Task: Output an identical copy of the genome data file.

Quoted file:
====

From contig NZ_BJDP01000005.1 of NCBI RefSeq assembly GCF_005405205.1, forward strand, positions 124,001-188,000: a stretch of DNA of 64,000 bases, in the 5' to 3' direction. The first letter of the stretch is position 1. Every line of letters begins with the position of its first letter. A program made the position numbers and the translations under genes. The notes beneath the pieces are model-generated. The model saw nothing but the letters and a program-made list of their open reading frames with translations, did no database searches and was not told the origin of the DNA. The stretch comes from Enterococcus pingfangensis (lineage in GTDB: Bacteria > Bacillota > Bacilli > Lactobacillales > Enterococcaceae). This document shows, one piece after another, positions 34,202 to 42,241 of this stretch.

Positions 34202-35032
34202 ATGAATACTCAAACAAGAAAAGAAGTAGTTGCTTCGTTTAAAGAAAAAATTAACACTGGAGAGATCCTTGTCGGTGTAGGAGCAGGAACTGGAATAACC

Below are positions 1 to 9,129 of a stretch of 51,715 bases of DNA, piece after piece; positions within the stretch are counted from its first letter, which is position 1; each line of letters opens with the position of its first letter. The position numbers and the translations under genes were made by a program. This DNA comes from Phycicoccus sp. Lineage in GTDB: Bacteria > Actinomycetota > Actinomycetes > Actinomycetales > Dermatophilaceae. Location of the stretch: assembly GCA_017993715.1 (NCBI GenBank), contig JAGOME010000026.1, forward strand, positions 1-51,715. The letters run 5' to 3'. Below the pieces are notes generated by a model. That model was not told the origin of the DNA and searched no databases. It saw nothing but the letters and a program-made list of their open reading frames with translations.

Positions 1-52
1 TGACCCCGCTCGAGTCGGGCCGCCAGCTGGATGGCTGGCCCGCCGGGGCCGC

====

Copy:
From contig NZ_BJDP01000005.1 of NCBI RefSeq assembly GCF_005405205.1, forward strand, positions 124,001-188,000: a stretch of DNA of 64,000 bases, in the 5' to 3' direction. The first letter of the stretch is position 1. Every line of letters begins with the position of its first letter. A program made the position numbers and the translations under genes. The notes beneath the pieces are model-generated. The model saw nothing but the letters and a program-made list of their open reading frames with translations, did no database searches and was not told the origin of the DNA. The stretch comes from Enterococcus pingfangensis (lineage in GTDB: Bacteria > Bacillota > Bacilli > Lactobacillales > Enterococcaceae). This document shows, one piece after another, positions 34,202 to 42,241 of this stretch.

Positions 34202-35032
34202 ATGAATACTCAAACAAGAAAAGAAGTAGTTGCTTCGTTTAAAGAAAAAATTAACACTGGAGAGATCCTTGTCGGTGTAGGAGCAGGAACTGGAATAACC

Below are positions 1 to 9,129 of a stretch of 51,715 bases of DNA, piece after piece; positions within the stretch are counted from its first letter, which is position 1; each line of letters opens with the position of its first letter. The position numbers and the translations under genes were made by a program. This DNA comes from Phycicoccus sp. Lineage in GTDB: Bacteria > Actinomycetota > Actinomycetes > Actinomycetales > Dermatophilaceae. Location of the stretch: assembly GCA_017993715.1 (NCBI GenBank), contig JAGOME010000026.1, forward strand, positions 1-51,715. The letters run 5' to 3'. Below the pieces are notes generated by a model. That model was not told the origin of the DNA and searched no databases. It saw nothing but the letters and a program-made list of their open reading frames with translations.

Positions 1-52
1 TGACCCCGCTCGAGTCGGGCCGCCAGCTGGATGGCTGGCCCGCCGGGGCCGC